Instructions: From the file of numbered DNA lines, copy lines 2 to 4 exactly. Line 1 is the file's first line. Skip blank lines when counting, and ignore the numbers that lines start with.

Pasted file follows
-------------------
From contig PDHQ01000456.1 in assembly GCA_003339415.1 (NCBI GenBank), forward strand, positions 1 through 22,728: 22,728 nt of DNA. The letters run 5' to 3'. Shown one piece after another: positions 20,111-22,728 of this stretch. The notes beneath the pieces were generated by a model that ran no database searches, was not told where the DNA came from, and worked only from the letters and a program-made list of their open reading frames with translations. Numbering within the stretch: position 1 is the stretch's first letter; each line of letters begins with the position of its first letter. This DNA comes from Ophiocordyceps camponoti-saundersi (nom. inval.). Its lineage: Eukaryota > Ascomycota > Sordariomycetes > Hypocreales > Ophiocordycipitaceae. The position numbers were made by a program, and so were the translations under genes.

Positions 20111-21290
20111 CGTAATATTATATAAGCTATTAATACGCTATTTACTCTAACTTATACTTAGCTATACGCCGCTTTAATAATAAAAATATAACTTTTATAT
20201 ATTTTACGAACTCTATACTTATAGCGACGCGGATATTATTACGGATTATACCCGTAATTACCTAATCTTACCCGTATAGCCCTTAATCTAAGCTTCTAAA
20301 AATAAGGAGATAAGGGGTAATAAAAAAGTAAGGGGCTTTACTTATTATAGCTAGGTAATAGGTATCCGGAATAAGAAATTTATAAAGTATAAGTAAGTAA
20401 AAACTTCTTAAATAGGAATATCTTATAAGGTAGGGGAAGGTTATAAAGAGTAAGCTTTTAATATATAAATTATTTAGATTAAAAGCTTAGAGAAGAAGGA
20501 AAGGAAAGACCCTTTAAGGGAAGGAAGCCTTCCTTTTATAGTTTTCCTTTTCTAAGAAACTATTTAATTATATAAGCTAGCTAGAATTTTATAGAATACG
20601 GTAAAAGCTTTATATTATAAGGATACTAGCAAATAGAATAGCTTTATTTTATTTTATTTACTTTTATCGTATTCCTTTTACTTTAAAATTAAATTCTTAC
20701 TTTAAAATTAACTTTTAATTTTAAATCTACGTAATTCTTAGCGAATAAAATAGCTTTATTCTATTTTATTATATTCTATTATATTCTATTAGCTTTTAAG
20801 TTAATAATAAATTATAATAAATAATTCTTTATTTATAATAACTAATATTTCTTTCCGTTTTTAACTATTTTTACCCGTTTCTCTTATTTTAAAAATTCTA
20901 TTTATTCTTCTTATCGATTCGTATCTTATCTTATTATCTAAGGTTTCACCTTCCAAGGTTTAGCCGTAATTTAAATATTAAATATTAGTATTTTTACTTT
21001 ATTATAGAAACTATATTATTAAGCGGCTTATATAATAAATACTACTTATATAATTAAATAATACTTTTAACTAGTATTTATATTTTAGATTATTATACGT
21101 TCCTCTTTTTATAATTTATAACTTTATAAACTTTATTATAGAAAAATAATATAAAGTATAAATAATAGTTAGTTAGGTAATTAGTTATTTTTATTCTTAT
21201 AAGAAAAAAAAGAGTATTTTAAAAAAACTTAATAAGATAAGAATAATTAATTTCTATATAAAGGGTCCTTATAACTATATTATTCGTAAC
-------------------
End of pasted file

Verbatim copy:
Positions 20111-21290
20111 CGTAATATTATATAAGCTATTAATACGCTATTTACTCTAACTTATACTTAGCTATACGCCGCTTTAATAATAAAAATATAACTTTTATAT
20201 ATTTTACGAACTCTATACTTATAGCGACGCGGATATTATTACGGATTATACCCGTAATTACCTAATCTTACCCGTATAGCCCTTAATCTAAGCTTCTAAA